My thoughts about culture and our present conditions. As Dianne Moore says in Learning to Love a Wounded World, "This requires a willingness to feel everything…. the horror and the beauty of what is here…. the fear and the Love.”


After experiencing a wide variety of environments over the years, I’ve made my home here in the Willapa Watershed of Southwestern Washington. I write about my experienced environment, which I explore daily usually by taking long walks in the forests behind my home that go for miles and miles. I also work on making my home an art environment that complements the wonderful and sometimes tragically abused nature surrounding me.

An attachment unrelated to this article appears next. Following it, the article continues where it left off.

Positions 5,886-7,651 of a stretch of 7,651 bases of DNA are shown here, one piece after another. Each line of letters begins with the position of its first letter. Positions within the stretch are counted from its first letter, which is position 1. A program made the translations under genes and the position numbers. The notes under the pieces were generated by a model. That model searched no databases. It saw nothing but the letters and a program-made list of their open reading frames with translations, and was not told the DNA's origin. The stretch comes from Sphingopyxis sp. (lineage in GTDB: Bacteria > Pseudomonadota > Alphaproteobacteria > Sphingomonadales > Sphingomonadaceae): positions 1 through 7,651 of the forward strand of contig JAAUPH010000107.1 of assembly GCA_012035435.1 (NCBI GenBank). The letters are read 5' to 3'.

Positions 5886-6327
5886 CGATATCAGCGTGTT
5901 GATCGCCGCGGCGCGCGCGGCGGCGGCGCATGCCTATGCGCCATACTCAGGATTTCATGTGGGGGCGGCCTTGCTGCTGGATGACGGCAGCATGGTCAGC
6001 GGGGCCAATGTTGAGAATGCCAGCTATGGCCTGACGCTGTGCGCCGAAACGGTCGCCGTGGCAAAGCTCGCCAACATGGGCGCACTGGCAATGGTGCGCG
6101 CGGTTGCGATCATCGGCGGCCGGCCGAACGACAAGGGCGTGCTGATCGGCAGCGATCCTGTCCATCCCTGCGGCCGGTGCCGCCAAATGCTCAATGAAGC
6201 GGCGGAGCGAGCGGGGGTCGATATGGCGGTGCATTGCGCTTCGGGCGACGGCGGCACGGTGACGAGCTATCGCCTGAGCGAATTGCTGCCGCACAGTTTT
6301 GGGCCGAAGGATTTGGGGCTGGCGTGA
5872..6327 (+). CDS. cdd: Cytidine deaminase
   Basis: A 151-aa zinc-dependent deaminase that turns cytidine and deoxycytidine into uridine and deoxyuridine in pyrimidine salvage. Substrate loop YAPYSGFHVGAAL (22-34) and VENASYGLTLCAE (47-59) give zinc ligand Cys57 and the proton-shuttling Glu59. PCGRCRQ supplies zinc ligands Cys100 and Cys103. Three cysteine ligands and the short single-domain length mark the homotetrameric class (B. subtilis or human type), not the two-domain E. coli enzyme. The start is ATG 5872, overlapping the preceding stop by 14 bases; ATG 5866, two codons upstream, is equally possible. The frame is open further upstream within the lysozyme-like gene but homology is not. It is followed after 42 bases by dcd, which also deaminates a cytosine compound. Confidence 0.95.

I’ve answered to the name rén most of my life. I was living in the Bay Area when a friend of mine of Chinese heritage called to my attention its importance in her culture. The Analects is the earliest Chinese text that stresses the concept of rén. Rén has been translated as “benevolence,” “humaneness,” or simply “goodness.” For Confucius, rén is the summation of human virtues, and rén is a quality that every human should strive to achieve, but it is so exalted that he was wary of attributing rén to anyone. That would of course include me, I humbly agree. What we call “civilization” has little to do with any of those authentically human characteristics.


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